McGraw-Hill Education wrote:Proven Methods for Building Secure Java-Based Web Applications
Develop, deploy, and maintain secure Java applications using the expert techniques and open source libraries described in this Oracle Press guide. Iron-Clad Java presents the processes required to build robust and secure applications from the start and explains how to eliminate existing security bugs. Best practices for authentication, access control, data protection, attack prevention, error handling, and much more are included. Using the practical advice and real-world examples provided in this authoritative resource, you'll gain valuable secure software engineering skills.
* Establish secure authentication and session management processes
* Implement a robust access control design for multi-tenant web applications
* Defend against cross-site scripting, cross-site request forgery, and clickjacking
* Protect sensitive data while it is stored or in transit
* Prevent SQL injection and other injection attacks
* Ensure safe file I/O and upload
* Use effective logging, error handling, and intrusion detection methods
* Follow a comprehensive secure software development lifecycle
"In this book, Jim Manico and August Detlefsen tackle security education from a technical perspective and bring their wealth of industry knowledge and experience to application designers. A significant amount of thought was given to include the most useful and relevant security content for designers to defend their applications. This is not a book about security theories, it's the hard lessons learned from those who have been exploited, turned into actionable items for application designers, and condensed into print."
―From the Foreword by Milton Smith, Oracle Senior Principal Security Product Manager, Java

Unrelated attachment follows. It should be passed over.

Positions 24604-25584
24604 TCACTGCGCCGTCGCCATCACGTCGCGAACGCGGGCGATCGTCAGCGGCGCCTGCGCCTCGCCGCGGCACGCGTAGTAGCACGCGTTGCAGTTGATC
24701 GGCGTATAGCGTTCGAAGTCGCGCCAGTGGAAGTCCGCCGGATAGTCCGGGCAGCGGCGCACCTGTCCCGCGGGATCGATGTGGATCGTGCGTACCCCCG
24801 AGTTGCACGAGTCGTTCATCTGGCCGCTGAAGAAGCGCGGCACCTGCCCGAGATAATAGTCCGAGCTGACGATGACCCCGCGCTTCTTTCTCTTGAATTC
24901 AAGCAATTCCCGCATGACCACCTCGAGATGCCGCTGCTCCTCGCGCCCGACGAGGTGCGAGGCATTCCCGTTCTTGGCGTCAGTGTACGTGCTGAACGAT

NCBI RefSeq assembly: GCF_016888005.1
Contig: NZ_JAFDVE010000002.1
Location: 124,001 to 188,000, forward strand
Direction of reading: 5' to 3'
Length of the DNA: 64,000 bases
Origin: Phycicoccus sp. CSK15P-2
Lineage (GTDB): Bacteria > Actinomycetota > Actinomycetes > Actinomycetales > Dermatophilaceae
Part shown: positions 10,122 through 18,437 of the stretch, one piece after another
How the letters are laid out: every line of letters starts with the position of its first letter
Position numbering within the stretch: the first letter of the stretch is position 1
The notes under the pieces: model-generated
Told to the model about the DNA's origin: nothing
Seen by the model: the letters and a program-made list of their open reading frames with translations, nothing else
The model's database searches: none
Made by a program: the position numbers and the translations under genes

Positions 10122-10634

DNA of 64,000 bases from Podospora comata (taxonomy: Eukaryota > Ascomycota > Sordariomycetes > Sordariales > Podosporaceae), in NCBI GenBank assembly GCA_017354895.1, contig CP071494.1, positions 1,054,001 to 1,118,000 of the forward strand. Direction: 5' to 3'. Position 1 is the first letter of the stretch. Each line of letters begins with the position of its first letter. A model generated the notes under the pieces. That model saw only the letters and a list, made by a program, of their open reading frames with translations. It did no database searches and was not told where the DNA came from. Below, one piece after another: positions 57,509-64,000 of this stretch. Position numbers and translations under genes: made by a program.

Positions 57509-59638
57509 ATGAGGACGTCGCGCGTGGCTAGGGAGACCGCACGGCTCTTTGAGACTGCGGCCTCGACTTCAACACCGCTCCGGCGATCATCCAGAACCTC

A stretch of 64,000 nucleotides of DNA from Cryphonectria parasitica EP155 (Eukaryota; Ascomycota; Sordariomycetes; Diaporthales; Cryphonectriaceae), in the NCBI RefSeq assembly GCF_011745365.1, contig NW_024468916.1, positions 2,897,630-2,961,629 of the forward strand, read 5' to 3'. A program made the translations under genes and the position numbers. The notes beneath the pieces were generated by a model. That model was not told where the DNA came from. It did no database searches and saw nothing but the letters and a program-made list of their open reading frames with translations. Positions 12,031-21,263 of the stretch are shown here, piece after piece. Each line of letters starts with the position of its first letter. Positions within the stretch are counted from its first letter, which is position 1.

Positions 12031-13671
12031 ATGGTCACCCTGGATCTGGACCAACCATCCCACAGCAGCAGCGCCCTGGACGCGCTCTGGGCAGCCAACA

It's taken me a while to write a review of "Iron-Clad Java: Building Secure Web Applications" because it motivated me to fix two security vulnerabilities in CodeRanch - clickjacking and brute force login. (and I didn't want to post this review until they were deployed)
The concepts were explained clearly in addition to tactics and patterns/anti-patterns. I particularly liked the emphasis on security vs usability. The explanation for the different types of XSS attacks and using encoding appropriate to the context was excellent. I like that there was a whole chapter on logging.
I learned a lot reading this book; even about topics I thought I knew a lot about. I hadn't known oWASP had an HTML validator. I hadn't heard of null byte attacks.
For many of the vulnerabilities, the book suggests libraries you can use to help. I hadn't heard of Apache Shiro. I was surprised OWASP's CSRF filter wasn't mentioned though.
The book targets Java developers, project managers, web security penetration testers and technical managers. I was skeptical that a book with so much code could be useful to managers. After reading the book, I'm convinced. Skipping over the coding sections gives managers an appreciation and the vocabulary for discussion security with their staff.
If you have a web app, you should definitely get this book.